Having said that, it’s a great opportunity that players should take advantage of.

We have to look as playing for the national team as an honour and something beneficial.

There’s two ways to represent your country, in war and in sports and I think this is a hell of a better way to do it.

I’d love to see all our players take part and I think it’s going to happen.

I had a lot of fun with this group. Nobody cared about who started, how many minutes, these guys just came out and played.

I was part of this program as a youngster where we were amongst the best in the world and that’s where I see this program.

What’s next for me is doing whatever part I can to make that happen. That’s priority for me.”

Jesse Young:

“Definitely not the place where we though we would be today. We fought all tournament and sometimes bounces don’t go your way. Every one of us put everything into it to try to get us in a position to qualify. Everyone’s pretty down right now.”

Wayne Parrish:

“There is a lot of work to be done.

Real focus and target is 2016 that hasn’t changed we’ve been able to build into the program elements and features that have gotten us along that trajectory.

We all hope that we would be positioned to be in the qualifier at least next summer, the fact that we aren’t doesn’t change the success that has been borne.

Need to become one of the teams that others are fearful of.

Leo has been for many many years the heart and soul of this program and I don’t think that is going to change. Know success this program is going to have in the future is going to be tied to what Leo has achieved to date and what he will continue to help achieve in the future.

Program isn’t about one person, but its built on some real key values and principles.

We’ll sort those things in the next few weeks, my focus is so we don’t lose any of that.

Discussions have been over the past hour or couple of hours.

Level of competition at this level, at this event is high. Anyone that has not been here, cannot fathom.

We came up short and we have to change that.”

Monday musings

- October 18th, 2010

Let’s start with Canada Basketball, before moving on to the Raptors and the NBA in general.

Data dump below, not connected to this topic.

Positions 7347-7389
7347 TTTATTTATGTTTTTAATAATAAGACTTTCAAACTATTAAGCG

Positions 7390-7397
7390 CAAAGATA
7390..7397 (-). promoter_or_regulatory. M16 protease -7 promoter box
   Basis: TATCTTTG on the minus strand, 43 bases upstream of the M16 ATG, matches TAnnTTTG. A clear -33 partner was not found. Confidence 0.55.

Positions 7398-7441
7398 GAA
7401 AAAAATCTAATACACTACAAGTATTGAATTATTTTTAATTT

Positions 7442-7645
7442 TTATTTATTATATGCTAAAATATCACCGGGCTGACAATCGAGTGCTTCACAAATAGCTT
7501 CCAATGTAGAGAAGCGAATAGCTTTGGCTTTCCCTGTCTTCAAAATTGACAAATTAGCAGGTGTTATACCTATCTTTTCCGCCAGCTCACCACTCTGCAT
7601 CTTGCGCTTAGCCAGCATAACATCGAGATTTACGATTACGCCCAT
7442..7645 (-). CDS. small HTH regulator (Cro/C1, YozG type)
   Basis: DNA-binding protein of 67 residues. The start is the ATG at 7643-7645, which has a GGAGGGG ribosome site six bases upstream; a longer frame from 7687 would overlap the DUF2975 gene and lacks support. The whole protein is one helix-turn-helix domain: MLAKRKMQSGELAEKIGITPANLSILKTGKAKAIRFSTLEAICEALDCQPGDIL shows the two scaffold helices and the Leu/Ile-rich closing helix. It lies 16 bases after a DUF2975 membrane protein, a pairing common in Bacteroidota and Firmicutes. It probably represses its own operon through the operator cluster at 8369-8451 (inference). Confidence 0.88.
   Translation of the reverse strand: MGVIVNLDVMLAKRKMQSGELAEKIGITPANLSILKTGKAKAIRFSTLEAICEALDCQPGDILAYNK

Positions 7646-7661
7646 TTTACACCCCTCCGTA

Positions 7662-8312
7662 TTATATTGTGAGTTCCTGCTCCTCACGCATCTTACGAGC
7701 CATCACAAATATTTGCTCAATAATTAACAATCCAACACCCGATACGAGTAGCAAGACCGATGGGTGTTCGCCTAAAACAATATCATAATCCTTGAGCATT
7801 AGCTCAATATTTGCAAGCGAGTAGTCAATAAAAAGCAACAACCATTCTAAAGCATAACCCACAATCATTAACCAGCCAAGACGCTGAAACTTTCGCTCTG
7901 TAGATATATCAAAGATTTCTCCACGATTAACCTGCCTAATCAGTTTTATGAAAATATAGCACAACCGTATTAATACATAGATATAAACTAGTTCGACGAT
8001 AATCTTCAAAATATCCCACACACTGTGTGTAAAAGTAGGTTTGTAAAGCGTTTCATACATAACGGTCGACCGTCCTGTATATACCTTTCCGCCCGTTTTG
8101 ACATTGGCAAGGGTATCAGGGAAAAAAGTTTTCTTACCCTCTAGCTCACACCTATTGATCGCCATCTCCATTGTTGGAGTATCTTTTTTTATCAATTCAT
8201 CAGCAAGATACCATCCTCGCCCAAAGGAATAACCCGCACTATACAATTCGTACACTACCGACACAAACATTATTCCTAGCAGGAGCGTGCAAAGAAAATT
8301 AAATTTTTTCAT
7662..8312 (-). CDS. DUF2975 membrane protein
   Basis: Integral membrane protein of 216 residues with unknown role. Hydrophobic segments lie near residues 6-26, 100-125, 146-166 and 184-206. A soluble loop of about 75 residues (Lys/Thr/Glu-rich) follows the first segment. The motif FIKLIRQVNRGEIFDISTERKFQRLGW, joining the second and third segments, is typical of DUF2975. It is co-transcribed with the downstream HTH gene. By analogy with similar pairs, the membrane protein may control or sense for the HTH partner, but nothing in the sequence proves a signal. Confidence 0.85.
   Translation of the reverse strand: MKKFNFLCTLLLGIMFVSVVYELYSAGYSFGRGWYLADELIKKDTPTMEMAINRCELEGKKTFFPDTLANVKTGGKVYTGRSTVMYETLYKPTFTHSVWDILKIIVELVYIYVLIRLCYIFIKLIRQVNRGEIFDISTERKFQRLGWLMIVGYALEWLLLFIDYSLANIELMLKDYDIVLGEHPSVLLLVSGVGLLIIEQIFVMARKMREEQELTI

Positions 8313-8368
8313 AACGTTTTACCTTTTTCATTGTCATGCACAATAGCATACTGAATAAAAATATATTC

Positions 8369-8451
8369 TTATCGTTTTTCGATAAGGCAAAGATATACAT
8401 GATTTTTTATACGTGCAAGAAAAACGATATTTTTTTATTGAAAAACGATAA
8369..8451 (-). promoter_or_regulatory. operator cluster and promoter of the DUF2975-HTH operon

- Leo Rautins is going to get a two-year extension today. A lot of fans might not be happy with the move, but the organization has shown a commitment to Leo and the Dalembert incident aside – he has done a passable job with the team. He got them into the World Championship when nobody thought they’d get there. Yes, they were pretty terrible once there, but they weren’t exactly running out an imposing roster. Let’s see what he can do with some talent, before we write him off.

The one problem with that line of thinking is I have heard chatter from a handful of people who happen to have the ears of some of Canada’s up-and-coming star-calibre prospects, and the word is some of them would prefer to play for a younger coach that they have more of a connection with. That would make developmental coach Greg Francis the guy in my eyes, but I’ve heard he might not be who they want to play for either. Who is? No idea.

I’m going to side with Canada basketball on this one. You can’t have the players running the show, no matter how talented and promising they are. Once they start calling the shots on any team, you’re done. Ask the Raptors how letting Carter or Bosh run things went.

Leo has improved as a coach over the years and he will have to get a lot better yet in order to last the next two years. He will be the guy that will try to get Canada into the 2012 London Olympics. It is possible, but more realistic is 2014 (worlds in Spain) and beyond. By that point, Canada, talent-wise, should be top 5 or 6 in the world. Right now we’re more like 15-25.

- As for the Raptors, still not feeling the Jose Calderon, Reggie Evans version of the starting lineup. I see the logic – Evans’ rebounding helps make up for Bargnani’s failings in that regard and Amir Johnson is rolling with the second unit, but I’d still rather see Johnson – who also plays great with Bargnani – starting.

The argument for Calderon is he isn’t doing terrible, he doesn’t turn the ball over and Jarrett Jack is running the bench brigade brilliantly. I understand that, but at this point, to me, Jack is a much better player than Calderon, particularly defensively and I think it is going to get ugly if Calderon is starting against guys like Paul, Williams, Rondo, Collison, Holiday, and on and on. He’s far more suited to guarding backup point guards.